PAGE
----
I don’t, no.
Right, so he was the scientific advisor for all of the Jurassic Park films, but he was also the real-life character who… do you know the guy played by Sam Neill? He was based on Jack Horner, loosely. In the sense that the things that the Sam Neill character had discovered were all referenced back to things that Jack Horner had discovered in real life, like the velociraptor claw and that kind of thing.
But what’s really interesting is that Jack Horner’s job now is making dinosaurs for real from DNA! Which is incredible! And if you go onto our YouTube channel and look for Jack Horner’s talk, you will be amazed – I was amazed – in the sense that they’ve actually managed to get a T-rex thigh bone, and they’ve extracted T-rex blood. But, the DNA’s gone, because DNA ages over time. And so sadly it doesn’t quite work like the film.
Well, ‘sadly…’ – Jurassic Park does have a lot of lessons about that.
There is that. But – on the negative side or the positive side depending on your outlook – they have found dinosaur DNA in large quantities, and it’s in chickens! And you know how almost 99% of DNA doesn’t express, and you can control which bits express? So you can turn off the chicken-y bits, and turn on the dinosaur-y bits.
I saw a picture of that…
Oh did you? Was that from our talk?
“the number of players is higher now than it’s ever been”
It was on the BBC, I think…
It’s astounding… he’s got the head of the velociraptor, the teeth of the velociraptor, the legs of the velociraptor, all from chicken DNA! They can’t find the tail – because it looks like the tail has evolved to shrink, so it’s been changed over time, rather than different things being expressed. But it’s stunning – they’re now looking for the tail in other species, because they’re pretty sure it will still be there. But you just think, bloody hell! Perhaps Ian Malcolm – Jeff Goldblum’s character – was right! These things would be like, dog-sized. It’s a terrifying thing. There’s a lot of evidence based on bone damage from other dinosaurs that the way velociraptors fed is much like in the film – they jumped up on things and just started eating them. They didn’t kill the prey, they just started eating them, a bit like if you look at how an eagle picks up a mouse or a ferret or some small mammal – it just sits on it, and just starts chewing – and the thing’s screaming. Obviously it stops screaming… after a point. And velociraptors almost certainly attacked in packs, and they would just overwhelm them, and just start eating until the thing would die. It’s not a very nice way to go!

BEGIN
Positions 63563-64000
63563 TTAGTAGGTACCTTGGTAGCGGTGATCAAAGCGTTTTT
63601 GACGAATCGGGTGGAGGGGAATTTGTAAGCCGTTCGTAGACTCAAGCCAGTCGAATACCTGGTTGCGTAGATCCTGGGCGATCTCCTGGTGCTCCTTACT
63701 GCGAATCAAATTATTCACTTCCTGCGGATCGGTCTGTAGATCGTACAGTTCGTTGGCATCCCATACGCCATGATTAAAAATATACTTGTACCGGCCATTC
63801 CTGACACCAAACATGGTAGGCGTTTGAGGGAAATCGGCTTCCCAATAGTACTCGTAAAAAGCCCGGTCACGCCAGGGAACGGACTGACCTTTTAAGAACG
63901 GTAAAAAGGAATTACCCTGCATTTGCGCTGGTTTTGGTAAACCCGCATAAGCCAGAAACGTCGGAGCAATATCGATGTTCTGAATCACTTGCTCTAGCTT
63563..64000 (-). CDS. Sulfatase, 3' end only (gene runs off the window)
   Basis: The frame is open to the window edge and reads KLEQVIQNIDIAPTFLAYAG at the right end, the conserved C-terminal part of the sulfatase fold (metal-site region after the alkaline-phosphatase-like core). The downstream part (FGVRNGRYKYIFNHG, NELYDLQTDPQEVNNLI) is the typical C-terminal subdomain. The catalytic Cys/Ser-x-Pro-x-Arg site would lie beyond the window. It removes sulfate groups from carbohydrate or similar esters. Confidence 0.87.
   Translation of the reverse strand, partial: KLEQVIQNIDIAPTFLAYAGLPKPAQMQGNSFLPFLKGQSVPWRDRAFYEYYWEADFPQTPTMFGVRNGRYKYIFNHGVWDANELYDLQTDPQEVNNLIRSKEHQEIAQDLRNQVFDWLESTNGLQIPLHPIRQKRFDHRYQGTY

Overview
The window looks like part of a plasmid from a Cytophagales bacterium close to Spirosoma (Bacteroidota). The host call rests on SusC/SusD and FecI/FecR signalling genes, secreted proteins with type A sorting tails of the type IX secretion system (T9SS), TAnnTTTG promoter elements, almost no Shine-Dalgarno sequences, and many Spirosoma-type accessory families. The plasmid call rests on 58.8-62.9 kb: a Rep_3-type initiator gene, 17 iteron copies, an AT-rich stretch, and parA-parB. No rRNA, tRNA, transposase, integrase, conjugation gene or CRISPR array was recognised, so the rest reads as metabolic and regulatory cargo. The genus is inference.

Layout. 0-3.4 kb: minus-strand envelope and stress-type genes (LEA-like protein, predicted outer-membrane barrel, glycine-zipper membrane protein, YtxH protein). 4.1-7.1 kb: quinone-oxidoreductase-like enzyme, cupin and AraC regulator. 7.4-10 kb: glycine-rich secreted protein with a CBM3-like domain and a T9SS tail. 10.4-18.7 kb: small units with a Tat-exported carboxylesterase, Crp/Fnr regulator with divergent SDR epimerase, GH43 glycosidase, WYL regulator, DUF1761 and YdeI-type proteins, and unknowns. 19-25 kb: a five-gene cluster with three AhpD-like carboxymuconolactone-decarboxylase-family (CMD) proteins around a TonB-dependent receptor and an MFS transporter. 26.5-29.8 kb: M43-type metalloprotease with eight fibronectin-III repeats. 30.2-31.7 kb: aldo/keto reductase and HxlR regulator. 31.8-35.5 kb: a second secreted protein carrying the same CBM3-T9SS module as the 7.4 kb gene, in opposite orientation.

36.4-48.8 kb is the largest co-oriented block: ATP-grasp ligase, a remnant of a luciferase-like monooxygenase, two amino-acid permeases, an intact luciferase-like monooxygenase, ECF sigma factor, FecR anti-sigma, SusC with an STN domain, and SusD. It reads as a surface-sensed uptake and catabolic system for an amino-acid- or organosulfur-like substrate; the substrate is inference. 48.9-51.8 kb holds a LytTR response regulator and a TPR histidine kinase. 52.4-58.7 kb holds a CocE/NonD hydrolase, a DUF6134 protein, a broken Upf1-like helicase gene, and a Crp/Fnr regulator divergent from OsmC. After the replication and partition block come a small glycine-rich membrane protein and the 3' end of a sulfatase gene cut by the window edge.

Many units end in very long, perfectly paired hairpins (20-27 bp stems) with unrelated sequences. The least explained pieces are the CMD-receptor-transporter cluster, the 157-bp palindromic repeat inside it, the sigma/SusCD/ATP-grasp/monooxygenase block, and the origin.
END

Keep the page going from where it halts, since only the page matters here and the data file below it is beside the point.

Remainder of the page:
Anyway, sorry, that was a massive aside.
If we can talk EliteDangerous for a bit. You’ve released Beyond as a completely free episodic chapter – what was the thinking behind that decision?
There were a lot of things that we wanted to do in the game that we didn’t particularly want to charge for. We haven’t brought in any pay-to-win content, either. The term ‘vanity item’ sounds horrible but what I mean is things that make you look good rather than specifically affecting the gameplay. I know some people have said a matte black spaceship helps you but it doesn’t really because you’ve still got a whopping great big target around you!
And so I’m proud of that. And I think the community embraced it really positively, and we’ve got to find… it costs us money to keep the team going, so we’ve got to sensibly fund that. But the game’s doing really well – we’ve got an ever-growing community, the number of players is higher now than it’s ever been. We’ve got a lot of people still buying through our store as well as buying through Steam and through the consoles. And so it’s doing us proud. It’s now entering its fifth financial year, it’s coming up to four years since release, five years since the Kickstarter, and it’s as strong as ever. And we’ve got a lot more coming and a lot more that we haven’t announced yet coming after Beyond. Beyond Beyond!
What’s left on the wishlist for Elite? What would you like to introduce?
[Laughs] It’ll constitute an announcement whatever I say… but there are a lot of things that we’ve talked about that we’d like to do, and we’re looking at all those things – we look at them all the time, and yes we will do a lot of those things. But you’ve got to be careful. People on the forum, they each have their own pet feature, so I just want to be careful not to essentially announce those before we’re ready to do that.
But we’re looking at new big things that people will value and really appreciate as well as the little things. For Beyond, people are often critical of these things, saying, ‘Oh, you didn’t do much in this update…’ Then they found out there’s lots of things that were secret and were there for the players to discover, and I thought personally, I thought it was joyous that we didn’t announce that there were aliens in the game or anything, and eventually a player actually discovers them, and even then we don’t back it up – we leave it to go. I think, from a player point of view, I love the feeling that there is genuine discovery there, genuine exploration, and some people… I love the to and fro – ‘is it real or is it fake?’ – that you would get from real alien sightings! And the fact that we made the front page of the BBC website, back in January 2017, I just enjoyed and I loved having that and I looked on the forums and seeing people that hadn’t discovered it yet!
I remember the time it broke, because we were covering it as a news story and people were sharing videos around the Slack chat and…
It was wonderful wasn’t it?
‘Phil, you play Elite, what is this…?’ and I was there analysing the UI… ‘I think this is legit!’
Yeah, that’s right – but it’s lovely from knowing what is in there, seeing the speculation, it’s really fun. And then the whole thing prior to that with the [Unknown Artifacts] was quite fun, it had been in for a while before people saw it, and I like the generation ships, because one of those gets together every now and again and that’s quite nice.
I suppose that’s the benefit of having this entire galaxy with much of it still uncharted and you can just hide things anywhere!
That’s the other thing! I’m sure Mike will correct me with the figure because I think the last time we announced it was… how many zeroes?
(PR: The number I remember is it would take another 25,000 years for everyone to map the whole thing.)
And of course, there are some new things coming within Beyond that we have talked about but not announced that will mean there’s even more to discover, even within those things that have been discovered but not yet explored.
RIGHT: A chicken, many millions of years ago.
RIGHT: Only about 0.0066% of Elite Dangerous’s galaxy has been explored.